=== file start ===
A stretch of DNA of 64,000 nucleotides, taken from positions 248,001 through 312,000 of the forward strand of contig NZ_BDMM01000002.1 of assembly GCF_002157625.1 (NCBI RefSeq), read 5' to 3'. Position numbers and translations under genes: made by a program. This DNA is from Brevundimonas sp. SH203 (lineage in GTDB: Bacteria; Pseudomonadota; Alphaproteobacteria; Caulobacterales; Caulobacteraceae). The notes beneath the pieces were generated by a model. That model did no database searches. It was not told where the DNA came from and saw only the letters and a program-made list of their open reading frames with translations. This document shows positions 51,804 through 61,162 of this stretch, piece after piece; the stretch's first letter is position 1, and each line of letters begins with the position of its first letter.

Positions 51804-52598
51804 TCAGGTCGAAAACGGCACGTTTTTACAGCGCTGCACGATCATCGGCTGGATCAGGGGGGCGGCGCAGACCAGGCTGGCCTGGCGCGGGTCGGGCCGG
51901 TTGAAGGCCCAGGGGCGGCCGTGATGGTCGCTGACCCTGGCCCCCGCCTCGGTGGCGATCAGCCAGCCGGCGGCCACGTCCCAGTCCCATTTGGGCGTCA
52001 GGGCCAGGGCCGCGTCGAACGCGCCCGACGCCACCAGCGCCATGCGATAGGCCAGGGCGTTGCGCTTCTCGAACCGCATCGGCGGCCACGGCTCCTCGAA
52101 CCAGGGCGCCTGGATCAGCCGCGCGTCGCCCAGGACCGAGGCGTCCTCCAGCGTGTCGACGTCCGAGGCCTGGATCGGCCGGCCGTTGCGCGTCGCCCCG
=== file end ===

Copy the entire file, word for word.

A stretch of DNA of 64,000 nucleotides, taken from positions 248,001 through 312,000 of the forward strand of contig NZ_BDMM01000002.1 of assembly GCF_002157625.1 (NCBI RefSeq), read 5' to 3'. Position numbers and translations under genes: made by a program. This DNA is from Brevundimonas sp. SH203 (lineage in GTDB: Bacteria; Pseudomonadota; Alphaproteobacteria; Caulobacterales; Caulobacteraceae). The notes beneath the pieces were generated by a model. That model did no database searches. It was not told where the DNA came from and saw only the letters and a program-made list of their open reading frames with translations. This document shows positions 51,804 through 61,162 of this stretch, piece after piece; the stretch's first letter is position 1, and each line of letters begins with the position of its first letter.

Positions 51804-52598
51804 TCAGGTCGAAAACGGCACGTTTTTACAGCGCTGCACGATCATCGGCTGGATCAGGGGGGCGGCGCAGACCAGGCTGGCCTGGCGCGGGTCGGGCCGG
51901 TTGAAGGCCCAGGGGCGGCCGTGATGGTCGCTGACCCTGGCCCCCGCCTCGGTGGCGATCAGCCAGCCGGCGGCCACGTCCCAGTCCCATTTGGGCGTCA
52001 GGGCCAGGGCCGCGTCGAACGCGCCCGACGCCACCAGCGCCATGCGATAGGCCAGGGCGTTGCGCTTCTCGAACCGCATCGGCGGCCACGGCTCCTCGAA
52101 CCAGGGCGCCTGGATCAGCCGCGCGTCGCCCAGGACCGAGGCGTCCTCCAGCGTGTCGACGTCCGAGGCCTGGATCGGCCGGCCGTTGCGCGTCGCCCCG